But I think that’s a great starting point, because that’s when you come in, and when people realise there’s options to be well, to know better, to have a good experience. Because I think having a good experience with pregnancy and birth really sets the tone for everything that’s to come.
Totally. And even if you don’t have “a good delivery experience”, if you know that those are possibilities, they have better outcomes. What is more traumatic in my experience is when women feel like they’re out of control, and they didn’t know any of that could happen- like an episiotomy or vacuum, they’ve never heard those words before.. they just hear doctors come in “oh we’ve gotta get the baby out, I’m gonna cut your asshole”. But if you know all this when you go in, they trust it, they know it’s gonna be fine, they’re gonna have a better outcome regardless of the birth process itself.
The feedback I’ve gotten from some women is that I’m scaring women. I’m like… I’m not scaring nobody, I’m telling the truth. They can handle it. Moms can handle it. If they’re about to have a baby, they can handle anything. And it’s disrespectful to not tell them the truth and to not arm them with knowledge. My job as a medical professional is to give them facts. Not my biased opinion. It’s not scary, or not scary, it just is. I think it’s worse when they don’t talk about this stuff.
And when it comes to educating women, the one book that we have is that shitty, old “What to Expect” book that won’t tell you anything about anything and it’s so outdated. It’s all the same thing, it’s baby-centric. “Your baby is the size of a watermelon. You need to drink water. Don’t lay on your left side”. But nothing on how to actually get that baby out of you? I don’t care about what type of swaddle to buy, I will figure that out later. Target is open all the time, and so is Amazon. But the window of time to learn how to prepare your body is fine aged. We don’t need to be spending all this time researching what swaddles to buy, we need to be spending that time on preparing women for delivery.
There are also so many moms who are hesitating when it comes to asking questions, and think they should already know that, or are afraid of what people will think if they do ask..
We as a society, we’re always dismissive of women, no matter what. And we as women, we always feel like we’re taking up too much space or that we’re being an inconvenience or we’ll just figure out on our own the answers to our questions. We’ll just Google it on our own.
And the other side of this is the TABU-ness of it, and the danger of subscribing to it being tabu is that it gets ignored and it’s inappropriate or it’s not a big deal. It’s a cycle, a cylon of crap.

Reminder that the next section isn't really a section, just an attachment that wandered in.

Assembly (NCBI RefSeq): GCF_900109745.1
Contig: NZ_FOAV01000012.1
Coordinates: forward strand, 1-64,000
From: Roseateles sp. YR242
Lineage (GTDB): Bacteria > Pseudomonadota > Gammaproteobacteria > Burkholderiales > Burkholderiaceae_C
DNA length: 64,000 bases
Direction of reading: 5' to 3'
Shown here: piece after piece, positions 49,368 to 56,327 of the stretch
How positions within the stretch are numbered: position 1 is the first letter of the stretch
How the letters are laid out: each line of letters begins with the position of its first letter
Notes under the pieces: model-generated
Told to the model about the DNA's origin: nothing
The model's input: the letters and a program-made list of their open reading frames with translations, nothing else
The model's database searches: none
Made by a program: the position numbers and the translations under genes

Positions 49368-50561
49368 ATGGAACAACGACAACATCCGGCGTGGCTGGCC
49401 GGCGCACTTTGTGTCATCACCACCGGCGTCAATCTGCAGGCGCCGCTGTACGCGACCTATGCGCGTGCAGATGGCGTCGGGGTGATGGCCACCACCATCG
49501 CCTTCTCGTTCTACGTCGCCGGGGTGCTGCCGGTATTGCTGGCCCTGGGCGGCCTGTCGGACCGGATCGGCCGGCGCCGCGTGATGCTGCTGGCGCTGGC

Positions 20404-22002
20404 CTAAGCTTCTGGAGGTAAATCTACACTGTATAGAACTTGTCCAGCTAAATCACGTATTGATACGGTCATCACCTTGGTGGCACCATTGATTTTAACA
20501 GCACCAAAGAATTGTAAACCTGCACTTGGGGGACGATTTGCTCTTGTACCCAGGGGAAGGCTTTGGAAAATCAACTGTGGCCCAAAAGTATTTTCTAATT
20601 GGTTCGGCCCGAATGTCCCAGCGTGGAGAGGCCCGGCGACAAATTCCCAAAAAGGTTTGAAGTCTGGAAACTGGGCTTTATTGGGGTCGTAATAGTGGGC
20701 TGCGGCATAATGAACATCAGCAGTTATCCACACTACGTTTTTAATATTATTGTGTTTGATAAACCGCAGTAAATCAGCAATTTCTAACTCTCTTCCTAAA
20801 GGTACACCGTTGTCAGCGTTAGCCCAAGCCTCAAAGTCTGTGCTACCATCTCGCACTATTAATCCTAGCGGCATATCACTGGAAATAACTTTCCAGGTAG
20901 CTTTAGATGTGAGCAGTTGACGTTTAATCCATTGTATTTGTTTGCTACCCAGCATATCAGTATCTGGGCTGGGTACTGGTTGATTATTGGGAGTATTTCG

Tell me one last thing. Maybe some women don’t know how to start, and not everyone has access to someone like you, physically. Where do women start this quest for getting the truth and the knowledge?
It’s kind of a double edges sword: I think social media is a good place to start, it’s user friendly and easy to search. You can start to filter through good and bad accounts. The reason why I went online is because not everyone has access or the means to physically see a Pelvic Floor PT in person for various reasons- time, lack of resources, coverage, expense, child care, etc. I had people fly in just to see me for a couple of days. So I am limited by a time in the clinic, and by geography. So the answer can not be that or nothing. And so the pandemic really kind of forced us to get creative in how we’re delivering what we do. I was like “what can I do that can reach more people and that is limitless in terms of reaching people?”. How can we package what works in the clinic in the way that can reach more people so they can get at least something that is proven to make this experience easier, better and more holistic?
In the end, that’s really what it’s about. You wanna be the mom that you wanna be, whatever that means for everybody. You need to be able to do that and you need to be able to now worry about your vagina. That’s ridiculous. So it’s very rewarding, I am very grateful that I get to share this part of their lives. It’s wonderful.
I love that you give TMI, you say things as they are, without sugarcoating anything. It’s so refreshing, I wish I would be pregnant now again just to be able to have access to you and experience pregnancy and birth through this point of view.
If you are pregnant, or about to give birth, or have just welcomed your baby, and you feel like you could know more, be better, improve your well-being (both physically and emotionally), I think Dr. Marcy Crouch is here to answer ANY and ALL of your questions. Think about her like having a best friend who also is a professional PT and pelvic floor specialist, who knows everything about everything related to pregnancy, birth, vaginas, motherhood, and everything in between. No question is too TABU, and no information is TMI.
In the end, all that matters most is YOU, Mama. When you are doing well, everyone else around you is doing well. Never forget that.
You can check out more about Dr. Marcy’s programmes, courses and blog, as well as her podcast about motherhood on her website, thedowntheredoc.com. And never hesitate to reach out on her Instagram page too!